Kakhova Dam flooding
Roof of a house is seen in the Dnipro river which flooded after the Nova Kakhovka dam breached,, in Kherson STRINGER/Reuters


  • The destruction of the dam is expected to flood 10,000 hectares of agricultural lands
  • Ukraine's fishing industry may also lose $107 million
  • Ukraine and Russia have blamed each other for the destruction of the Kakhova dam

The fields in Ukraine can turn into deserts as early as next year after Russia destroyed the Nova Kakhova Hydroelectric Power Plant (HPP), according to a report.

The destruction of the Kakhova dam, located in southern Ukraine on the Dnipro River, will cut off the water supply to a total of 13 field irrigation systems — 94% of which are in Kherson Oblast, 74% in Zaporizhzhia and 30% in Dnipropetrovsk. In 2021, the dam provided water for at least 584,000 hectares of fields.

The consequences of the dam's destruction were first reported by the Ministry of Agrarian Policy and Food of Ukraine, as translated via Google Translate.

"The man-made disaster will cut off the water supply to 31 field irrigation systems in Dnipropetrovsk, Kherson and Zaporizhzhia oblasts," the report read. "The destruction of the Kakhovka HPP could cause the fields in Ukraine's south to turn into deserts by as early as next year."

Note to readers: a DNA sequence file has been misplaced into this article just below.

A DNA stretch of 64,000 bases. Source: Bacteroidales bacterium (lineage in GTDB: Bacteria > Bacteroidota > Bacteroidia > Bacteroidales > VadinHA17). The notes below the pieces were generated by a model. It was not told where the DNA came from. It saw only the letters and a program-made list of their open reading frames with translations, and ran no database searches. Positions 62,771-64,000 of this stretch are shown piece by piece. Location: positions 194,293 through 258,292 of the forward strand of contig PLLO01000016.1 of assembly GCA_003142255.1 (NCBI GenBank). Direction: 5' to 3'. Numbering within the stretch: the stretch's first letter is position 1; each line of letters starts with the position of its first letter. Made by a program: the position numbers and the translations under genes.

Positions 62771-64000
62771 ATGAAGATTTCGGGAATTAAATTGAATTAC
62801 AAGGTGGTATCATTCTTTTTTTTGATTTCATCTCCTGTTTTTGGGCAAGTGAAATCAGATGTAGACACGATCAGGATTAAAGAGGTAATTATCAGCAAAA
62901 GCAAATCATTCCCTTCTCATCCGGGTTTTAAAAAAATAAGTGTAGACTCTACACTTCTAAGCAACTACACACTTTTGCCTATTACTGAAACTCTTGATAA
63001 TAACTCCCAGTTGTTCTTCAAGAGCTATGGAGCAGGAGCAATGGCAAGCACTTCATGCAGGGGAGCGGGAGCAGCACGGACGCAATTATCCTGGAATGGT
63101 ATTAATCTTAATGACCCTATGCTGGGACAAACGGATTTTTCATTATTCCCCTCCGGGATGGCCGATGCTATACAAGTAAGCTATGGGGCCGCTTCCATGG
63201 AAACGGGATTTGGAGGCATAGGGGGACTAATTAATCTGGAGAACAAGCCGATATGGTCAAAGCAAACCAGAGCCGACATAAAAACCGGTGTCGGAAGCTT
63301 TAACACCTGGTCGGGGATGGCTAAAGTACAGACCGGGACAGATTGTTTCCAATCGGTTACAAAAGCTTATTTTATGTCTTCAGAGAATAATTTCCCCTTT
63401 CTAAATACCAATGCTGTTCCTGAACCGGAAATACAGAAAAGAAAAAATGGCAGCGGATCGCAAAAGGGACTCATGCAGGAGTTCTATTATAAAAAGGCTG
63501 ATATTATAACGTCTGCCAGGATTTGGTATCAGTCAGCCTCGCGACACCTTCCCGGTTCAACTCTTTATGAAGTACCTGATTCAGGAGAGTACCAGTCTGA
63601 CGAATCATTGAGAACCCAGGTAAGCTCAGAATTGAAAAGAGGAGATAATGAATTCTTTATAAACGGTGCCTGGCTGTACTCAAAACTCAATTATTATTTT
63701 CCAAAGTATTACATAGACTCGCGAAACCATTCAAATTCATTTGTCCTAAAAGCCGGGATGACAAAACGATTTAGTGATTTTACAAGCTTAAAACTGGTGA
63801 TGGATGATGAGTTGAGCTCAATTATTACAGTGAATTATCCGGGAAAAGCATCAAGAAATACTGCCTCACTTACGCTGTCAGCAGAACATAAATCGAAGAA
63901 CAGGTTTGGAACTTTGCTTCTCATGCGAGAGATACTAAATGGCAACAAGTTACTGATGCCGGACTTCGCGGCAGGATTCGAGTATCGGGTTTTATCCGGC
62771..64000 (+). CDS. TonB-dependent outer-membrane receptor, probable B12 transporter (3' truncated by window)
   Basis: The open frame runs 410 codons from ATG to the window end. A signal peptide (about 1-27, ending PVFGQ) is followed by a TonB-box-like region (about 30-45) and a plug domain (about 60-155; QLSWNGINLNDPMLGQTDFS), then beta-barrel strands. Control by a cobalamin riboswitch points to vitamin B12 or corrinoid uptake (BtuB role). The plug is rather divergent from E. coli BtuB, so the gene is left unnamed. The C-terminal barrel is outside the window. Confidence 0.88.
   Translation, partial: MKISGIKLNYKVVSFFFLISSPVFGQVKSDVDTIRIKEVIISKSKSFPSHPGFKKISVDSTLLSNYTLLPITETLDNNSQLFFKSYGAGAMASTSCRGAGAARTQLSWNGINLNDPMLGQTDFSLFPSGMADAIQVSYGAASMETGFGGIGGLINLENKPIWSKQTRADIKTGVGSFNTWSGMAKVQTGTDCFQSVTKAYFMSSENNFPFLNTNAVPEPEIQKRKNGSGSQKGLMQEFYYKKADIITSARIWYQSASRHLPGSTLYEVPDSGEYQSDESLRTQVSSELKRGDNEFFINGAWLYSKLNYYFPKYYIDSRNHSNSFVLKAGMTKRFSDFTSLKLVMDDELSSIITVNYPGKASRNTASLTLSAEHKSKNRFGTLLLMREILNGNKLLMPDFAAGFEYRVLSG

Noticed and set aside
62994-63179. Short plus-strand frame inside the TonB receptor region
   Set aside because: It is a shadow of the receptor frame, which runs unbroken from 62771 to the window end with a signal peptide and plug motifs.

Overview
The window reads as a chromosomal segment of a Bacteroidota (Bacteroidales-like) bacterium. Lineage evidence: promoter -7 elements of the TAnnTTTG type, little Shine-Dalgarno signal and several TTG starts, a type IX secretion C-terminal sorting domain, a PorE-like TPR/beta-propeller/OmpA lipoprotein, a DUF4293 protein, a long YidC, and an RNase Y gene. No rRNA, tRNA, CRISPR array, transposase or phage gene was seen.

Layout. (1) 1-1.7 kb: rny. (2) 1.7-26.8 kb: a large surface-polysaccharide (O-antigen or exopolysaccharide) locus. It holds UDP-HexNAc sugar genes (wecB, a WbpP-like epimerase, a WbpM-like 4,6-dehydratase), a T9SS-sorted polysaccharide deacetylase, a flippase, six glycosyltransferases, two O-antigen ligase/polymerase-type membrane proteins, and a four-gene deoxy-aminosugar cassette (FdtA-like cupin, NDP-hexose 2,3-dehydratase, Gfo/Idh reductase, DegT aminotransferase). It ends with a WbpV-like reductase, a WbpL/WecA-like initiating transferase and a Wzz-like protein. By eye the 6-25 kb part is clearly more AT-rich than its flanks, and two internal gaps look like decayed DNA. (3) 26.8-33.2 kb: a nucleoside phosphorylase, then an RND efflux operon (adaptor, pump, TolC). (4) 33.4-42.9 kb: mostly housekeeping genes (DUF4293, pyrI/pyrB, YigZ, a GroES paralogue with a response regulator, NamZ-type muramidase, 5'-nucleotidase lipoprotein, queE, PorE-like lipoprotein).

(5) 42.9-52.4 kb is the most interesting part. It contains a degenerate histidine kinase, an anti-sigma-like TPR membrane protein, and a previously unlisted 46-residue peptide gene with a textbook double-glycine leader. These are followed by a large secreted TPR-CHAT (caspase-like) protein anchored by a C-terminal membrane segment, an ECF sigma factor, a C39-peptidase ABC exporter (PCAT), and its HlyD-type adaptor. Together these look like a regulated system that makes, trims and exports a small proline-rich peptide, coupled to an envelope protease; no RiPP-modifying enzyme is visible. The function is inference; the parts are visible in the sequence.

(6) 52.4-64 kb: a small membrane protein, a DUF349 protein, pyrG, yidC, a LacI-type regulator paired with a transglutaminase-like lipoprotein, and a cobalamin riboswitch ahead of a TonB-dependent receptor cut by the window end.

The destruction of the Kakhovka dam is expected to flood an estimated 10,000 hectares of agricultural land on the right bank of the Kherson Oblast and an area several times larger on the left bank.

In addition to its effects on Ukraine's farmland, the destruction of the dam will also affect the supply of drinking water to farmers and civilians in populated areas as well as cause the death of fish in the fisheries, according to the report. The losses to the country's fishing industry are estimated to reach $107 million.

All data cited by the Ukrainian Ministry of Agrarian Policy is based on preliminary estimates. More information will be posted in the coming days.

The Kakhova dam is the largest reservoir in Ukraine in terms of volume. It is also the last of the six Soviet-era dams on the Dnipro River.

It is unclear what caused the dam to collapse. The satellite images taken by Maxar Technologies and analyzed by CNN showed that the dam suffered damages days before the collapse. The outlet also noted that the loss may have happened between June 1 and 2.

Both Ukrainian and Russian officials blamed each other for the collapse of the damn.

Ukraine said "Russian terrorists" carried out the attack and accused Russia of "brutal ecocide." Russia, on the other hand, accused Ukraine of staging the attack in an attempt to cut off Crimea and distract Russian troops from its counteroffensive operations.

The International Business Times could not independently verify the claims made by Ukrainian and Russian officials.

Local resident speaks on her mobile phone on an embankment of the Dnipro river which flooded after the Nova Kakhovka dam breached, in Kherson